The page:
In my attempt to explore hybridization, I speculate on the idea that the machine serves as an autonomous cognitive system. The organism that is the machine, maps the environment while processing the information, and then returns to itself to represent what is perceived by producing a memory, in this case in the form of a poem. Peripheral devices involved, like software and hardware, act as a "nervous system" through which these machines obtain their capacity to react and reproduce adaptive relationships. In the case of the post-poetic machine, I center my attention on the relationship between voice and space. In the understanding that the voice is a body. In other cases, like the electronic installations, a symbiotic human-machine adaptation takes place, building what corresponds to a new reality. Still, the social agreement, which is the main objective to capture in cybernetics, occurs in human entities and not in the machine. This is the basis of my amplification proposal: I believe machines will become "smarter" and humans will become "wider" because our language will mutually adapt to these new functions. I also believe the machines will develop the ability to "feel" emotions independently. Their emotions will be machines' feelings, not humans' feelings. The understanding will happen in the correspondence we define as a resonance. In our case, this is how hybrid emotions are beginning to show and develop. New iterations of recursive improvements arise from conversational observations, so the hybrid entity we are —me, the machines, and the other bodies involved— expand, independently of how aware we are of this expansion.


The Disconnection Thesis Scheme

Inspired by David Roden's paper, lectures, and discussions presented during the residency I mapped a logic system that shows what is implied in the evolution from human to posthuman. The yellow boxes highlight the zones of Roden's thesis where my research is focused.

David Roden's Disconnection Thesis Scheme by Mafe Izaguirre
David Roden's Disconnection Thesis Scheme by Mafe Izaguirre


My Bio and Cultural Context

Fundamentally, I am interested in understanding what it means to be a human of our time. As a woman, I feel responsible for imagining and representing possible futures in which the female perspective is considered and actively integrated as a factor of reality. I am taking the creative risk of stressing my own limits and my audience's. My work demands my body as a subject, medium, tool, and substratum, and it requires complete dedication to the research and production processes. Creating the machine involves pushing my human limits to acquire new languages, experiences, skills, ​​and knowledge. These machines are my attempt to amplify from human to posthuman, and in that attempt, I am aware I am pushing the posthuman emergence. Even in failure, I want to imprint my femininity into Roden's "wide human" consciousness.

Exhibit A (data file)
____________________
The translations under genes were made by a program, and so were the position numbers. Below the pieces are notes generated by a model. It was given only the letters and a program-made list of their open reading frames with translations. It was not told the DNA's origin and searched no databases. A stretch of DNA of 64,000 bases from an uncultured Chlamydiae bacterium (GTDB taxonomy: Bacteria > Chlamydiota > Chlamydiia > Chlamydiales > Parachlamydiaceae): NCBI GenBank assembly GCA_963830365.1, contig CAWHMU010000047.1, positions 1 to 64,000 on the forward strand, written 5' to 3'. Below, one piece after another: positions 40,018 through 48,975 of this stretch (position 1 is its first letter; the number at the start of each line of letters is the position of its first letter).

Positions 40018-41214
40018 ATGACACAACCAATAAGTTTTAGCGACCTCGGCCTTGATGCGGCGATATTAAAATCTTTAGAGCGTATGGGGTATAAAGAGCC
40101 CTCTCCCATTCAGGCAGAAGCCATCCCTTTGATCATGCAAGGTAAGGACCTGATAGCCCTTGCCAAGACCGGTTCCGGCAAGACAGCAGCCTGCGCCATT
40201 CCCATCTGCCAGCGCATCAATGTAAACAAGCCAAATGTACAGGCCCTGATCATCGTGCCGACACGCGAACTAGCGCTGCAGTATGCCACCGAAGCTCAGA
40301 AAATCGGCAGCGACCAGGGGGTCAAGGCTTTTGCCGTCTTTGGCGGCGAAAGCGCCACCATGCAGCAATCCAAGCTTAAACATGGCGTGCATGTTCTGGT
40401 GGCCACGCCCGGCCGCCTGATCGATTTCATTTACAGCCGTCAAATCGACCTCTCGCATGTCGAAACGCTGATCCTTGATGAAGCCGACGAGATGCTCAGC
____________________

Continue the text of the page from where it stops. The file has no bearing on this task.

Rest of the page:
Starting in the 1970s, the feminine assumed a conscious position in artistic and theoretical production associated with social and civic struggles for gender equality that continue to contribute to reinterpreting our historical reality. Feminist art has contributed enormously to recovering peripheral or marginalized expressive forms. The use of the female body at the hands of women has produced a psychological change in the way we approach femininity, not as an object but as a subject. Within this framework and in light of the posthuman condition, I use my body to delve into the psychological, philosophical, ethical, cultural, and political problems —to name a few— inherent to the technological assimilation and inter-species hybridization. As a Latinx, I integrate my cultural heritage to free the feminine from oblivion, shadow, and patriarchal oppression. The amplification of my body requires that my ethical commitment extends to the social, intellectual, and political body to which I belong. Aware of having chosen the most challenging path, I am convinced that my role and discourse provide essential values to the art scene ​​to navigate the great questions we ask ourselves about identity and culture in the face of the singularity and the sixth extinction, more importantly when relevant topics such as spirituality and emotionality are still marginalized from the main conversation. Assuming that technological assimilation will allow us to survive, then women —in fact, everyone, especially minorities— must get involved in the definition and development of these technologies as critics and agents who conceive them and not only as consumers. We must pay special attention to language dynamics and the dominant tensions regarding using and distributing information as historical assets.

I come from a long line of Venezuelan kinetic artists. My interest in exploring color as a discursive resource is influenced by Master Carlos Cruz Diez. The civic sculptures of Master Alejandro Otero introduced me to the role of art as a tool for societal integration. My understanding and exploration of space have been deeply influenced by Gego's body of work. In 1972, Venezuelan artist María Zabala tackled projects in collaboration with the Venezuelan Institute for Scientific Research (IVIC), a development that culminated with her work on the computers of NYU between 1978 and 1980. She explored the concept of artificial memory to create a series of digital drawings and paintings. Among my contemporary influences is the Venezuelan artist Mariana Rondón, with her artificial wombs, four robots that conceive hybrid transgenic beings; Magdalena Fernandez with her exploration of resignifying space of meaning; poets Enrique Enriquez with his work on dadaist poetry and Eleonora Requena with her work on surrealist poetry; as well as the profound reflections of Stelarc's work. Today I can count myself among the 2% of Latin American women involved in the technology sector in the USA.



(1) Minsky, Marvin. 2006. The Emotion Machine: Commonsense thinking, artifical intelligence, and the future of the human mind. First Edition. New York. Simon & Schuster Paperback.

(2) Ripinsky-Naxon, Michael. 1944. The Nature of Shamanism Substance and Function of a Religious Metaphor. New York. State University of New York Press.